Repetitive Strain Injuries

Repetitive Strain Injuries 

Most people can agree with sustaining some sort of minor injury within their lifetime especially those that have a strenuous/labor intensive job or even a sedentary job. We think of individuals that decide to opt for a sedentary job to feel safer than an individual in construction, which are more susceptible to an injury. 

This may be true, but soft tissue injuries do occur even when you’re working at a desk. Repetitive strain injuries are the most common musculoskeletal injury that occurs in all individuals involved with a repetitive movement. 

RES is a broad term that embodies a variety of conditions with other names such as overuse syndrome, occupational overuse syndrome, repetitive motion injuries, etc. Understanding and applying the information in the article will help you avoid a future injury that may be preventable.


What Causes Repetitive Chronic Strain Injuries

Repetitive strain injuries typically are associated with a repetitive movement, forceful exertion, vibration, and sustained/awkward positions that lead to a musculoskeletal or nerve related injury. RES can occur on any moveable part of the human body and is not the constraint to an area. 

Repetitive strain injuries are not limited to a physical task such as lifting, pushing, or pulling, but by simply sitting incorrectly at your desk. Poor ergonomic technique by computer users are the most common causes of repetitive strain injuries. 

JOI proper postureProper Posture

Think of your positioning when working at your desk including your posture, to the height of your screen, your chair height, how far the keyboard/mouse are located from you. Now, think about assuming this incorrect position on a daily basis including 8 hours a day, 40 hours a week, and approx. 52 weeks in a year. 

This definitely could some unnecessary stress to certain structures and cause pain and limitations restricting full ability to perform your duties. Repetitive lifting of heavy load on a daily basis is also a factor especially when not taking adequate breaks and/or proper conditioning.  Our website medical library has several articles on all of the injuries listed below.  


Some common repetitive strain conditions include:

  • Tendonitis.
  • Bursitis.
  • Carpal Tunnel Syndrome.
  • Cubital Tunnel Syndrome.
  • De Quervains Syndrome.
  • Thoracic Outlet Syndrome.
  • Elbow Tendonitis.
  • Medial Epicondylitis.
  • Lateral Epicondylitis.
  • Neck Tendonitis.

Symptoms include:

  • Achy pain.
  • Swelling.
  • Radicular symptoms (if nerve related).
  • Pain with movement.
  • Pain at rest.

Treatments for Repetitive Strain Injuries

Treatments consist of a variety of options depending on the condition, severity, and body part. Options include medications, ice/heat, physical therapy, massage, laser therapy, acupuncture, splints, and surgery as a last resort.

In physical therapy, your therapist will focus on decreasing your pain, flexibility and then strengthening.  Strengthening the muscles and tendons around the area that is inflamed can help in the healing process.  If you think you are starting to develop a repetitive strain injury, you should start with the RICE Protocol.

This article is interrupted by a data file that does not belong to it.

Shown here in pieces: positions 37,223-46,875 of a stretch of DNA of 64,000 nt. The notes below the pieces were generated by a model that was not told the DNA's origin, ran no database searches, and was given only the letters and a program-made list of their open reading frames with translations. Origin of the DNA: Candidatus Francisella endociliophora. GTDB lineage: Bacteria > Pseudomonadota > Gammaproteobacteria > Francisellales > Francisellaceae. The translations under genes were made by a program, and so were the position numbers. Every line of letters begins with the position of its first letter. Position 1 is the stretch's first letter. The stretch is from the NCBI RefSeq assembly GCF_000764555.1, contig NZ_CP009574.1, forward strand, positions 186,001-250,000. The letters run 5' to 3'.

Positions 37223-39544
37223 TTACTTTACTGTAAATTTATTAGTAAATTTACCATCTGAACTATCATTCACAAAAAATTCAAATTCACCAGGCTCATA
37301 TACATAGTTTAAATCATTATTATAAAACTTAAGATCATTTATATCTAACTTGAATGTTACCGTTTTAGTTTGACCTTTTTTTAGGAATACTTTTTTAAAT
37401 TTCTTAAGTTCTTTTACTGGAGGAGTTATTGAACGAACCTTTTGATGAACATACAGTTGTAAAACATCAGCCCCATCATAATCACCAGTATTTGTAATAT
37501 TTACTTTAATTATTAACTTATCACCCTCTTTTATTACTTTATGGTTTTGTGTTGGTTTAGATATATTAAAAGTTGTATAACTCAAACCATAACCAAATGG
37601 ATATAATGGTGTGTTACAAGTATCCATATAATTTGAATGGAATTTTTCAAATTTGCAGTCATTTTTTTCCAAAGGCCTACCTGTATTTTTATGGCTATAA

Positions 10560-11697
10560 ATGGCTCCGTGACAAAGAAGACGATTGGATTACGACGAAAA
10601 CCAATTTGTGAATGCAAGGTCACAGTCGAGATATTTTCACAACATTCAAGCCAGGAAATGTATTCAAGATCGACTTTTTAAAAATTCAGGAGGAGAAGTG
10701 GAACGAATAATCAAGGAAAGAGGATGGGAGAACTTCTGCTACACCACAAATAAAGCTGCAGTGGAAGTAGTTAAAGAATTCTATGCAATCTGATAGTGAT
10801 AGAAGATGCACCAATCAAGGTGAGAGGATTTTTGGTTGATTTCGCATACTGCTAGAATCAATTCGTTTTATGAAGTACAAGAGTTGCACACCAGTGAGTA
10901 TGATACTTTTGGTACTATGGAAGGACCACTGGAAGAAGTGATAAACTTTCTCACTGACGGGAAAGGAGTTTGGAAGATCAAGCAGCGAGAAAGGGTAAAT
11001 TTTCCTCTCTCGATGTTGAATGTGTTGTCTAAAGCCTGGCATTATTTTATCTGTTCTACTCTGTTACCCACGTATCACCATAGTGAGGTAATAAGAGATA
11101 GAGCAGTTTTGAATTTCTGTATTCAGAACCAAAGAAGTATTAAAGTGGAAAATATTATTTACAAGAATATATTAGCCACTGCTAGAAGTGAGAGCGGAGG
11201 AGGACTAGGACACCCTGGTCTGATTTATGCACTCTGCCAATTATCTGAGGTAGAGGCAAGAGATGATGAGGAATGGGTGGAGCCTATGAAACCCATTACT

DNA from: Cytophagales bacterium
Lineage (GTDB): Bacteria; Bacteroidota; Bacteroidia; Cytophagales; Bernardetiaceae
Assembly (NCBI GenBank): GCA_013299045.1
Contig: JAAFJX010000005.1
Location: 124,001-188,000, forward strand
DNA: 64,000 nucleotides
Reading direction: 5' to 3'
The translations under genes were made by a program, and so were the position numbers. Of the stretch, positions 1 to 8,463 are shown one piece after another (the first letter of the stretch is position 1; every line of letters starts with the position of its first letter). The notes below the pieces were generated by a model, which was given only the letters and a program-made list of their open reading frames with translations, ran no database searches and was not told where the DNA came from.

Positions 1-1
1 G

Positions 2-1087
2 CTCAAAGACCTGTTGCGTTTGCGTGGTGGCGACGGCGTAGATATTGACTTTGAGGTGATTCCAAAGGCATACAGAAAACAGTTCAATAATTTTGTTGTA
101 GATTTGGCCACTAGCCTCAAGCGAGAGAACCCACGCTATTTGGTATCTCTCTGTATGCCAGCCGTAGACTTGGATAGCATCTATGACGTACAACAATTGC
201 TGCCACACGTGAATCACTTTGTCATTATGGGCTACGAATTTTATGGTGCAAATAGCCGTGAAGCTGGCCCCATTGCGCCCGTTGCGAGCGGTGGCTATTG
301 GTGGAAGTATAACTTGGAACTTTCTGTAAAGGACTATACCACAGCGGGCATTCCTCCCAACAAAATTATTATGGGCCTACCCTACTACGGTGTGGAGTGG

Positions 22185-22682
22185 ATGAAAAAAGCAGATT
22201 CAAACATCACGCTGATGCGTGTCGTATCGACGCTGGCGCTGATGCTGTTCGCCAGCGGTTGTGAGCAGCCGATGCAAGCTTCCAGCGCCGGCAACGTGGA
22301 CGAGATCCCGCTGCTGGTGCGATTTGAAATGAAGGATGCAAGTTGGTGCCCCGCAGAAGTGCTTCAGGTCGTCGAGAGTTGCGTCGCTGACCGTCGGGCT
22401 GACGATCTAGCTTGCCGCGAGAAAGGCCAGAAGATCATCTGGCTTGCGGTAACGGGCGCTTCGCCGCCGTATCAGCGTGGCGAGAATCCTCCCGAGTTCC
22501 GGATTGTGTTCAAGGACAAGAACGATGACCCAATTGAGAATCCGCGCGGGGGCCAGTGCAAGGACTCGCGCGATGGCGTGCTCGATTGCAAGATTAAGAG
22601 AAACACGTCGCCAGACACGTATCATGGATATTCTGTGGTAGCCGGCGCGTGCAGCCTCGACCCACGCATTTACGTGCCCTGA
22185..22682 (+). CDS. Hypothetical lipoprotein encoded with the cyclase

Rest

Ice

Compression

Elevation

Ice massage with a frozen bottle. Ice with a frozen bottle for Plantar Fasciitis. 


 Seeking attention early on is key to a positive prognosis to prevent worsening of symptoms and allow continuation of work/hobbies.

To learn more about shoulder tendonitis treatment, go to: shoulder tendonitis.



Prevention and Education with Repetitive Strain Injuries

Prevention and education is crucial in correcting and avoiding potential repetitive strain injuries. It may be difficult, though, to prevent RES if your work job consists of repetitive lifting, pushing, prolonged overhead activities. 

The best initial step in treating RES is to stop the activity immediately to prevent symptoms from worsening, which likely will occur with continued activity. Other tips include taking frequent rest breaks, standing up every 30 minutes, performing an ergonomic assessment by a professional, and participating in some form of exercise. 

Rest for healingRest is important aspect for healing

A common excuse that medical professionals hear on a daily basis of not able to take rest breaks is forgetting due to busy schedule. Setting your phone alarm for a reminder every 30 minutes will reduce the need to remember. Taking time to correct and modify small changes during your day may have a big impact on your ability to perform work and/or sport-related activities pain-free.


If you have repetitive strain injuries, physical therapy can be a helpful option. A physical therapist will evaluate the injury and the surrounding area to determine any issues.

The Jacksonville Orthopaedic Institute has the answers for your strain injuries. From world class physical therapy to the some of the top orthopedic surgeons in the country. JOI has the experience to solve your injuries. Come see us!

Related Articles: Lifting and Bending Properly and Avoiding Gardening Injuries.

To schedule an appointment for physical therapy at one of the 12 JOI Rehab Centers, please call 904-858-7045.

To schedule with a JOI Orthopedic Physician, please click the banner below, schedule online or call 904-JOI-2000 to make an appointment.  

By: Ehren Allen, DPT, COMT




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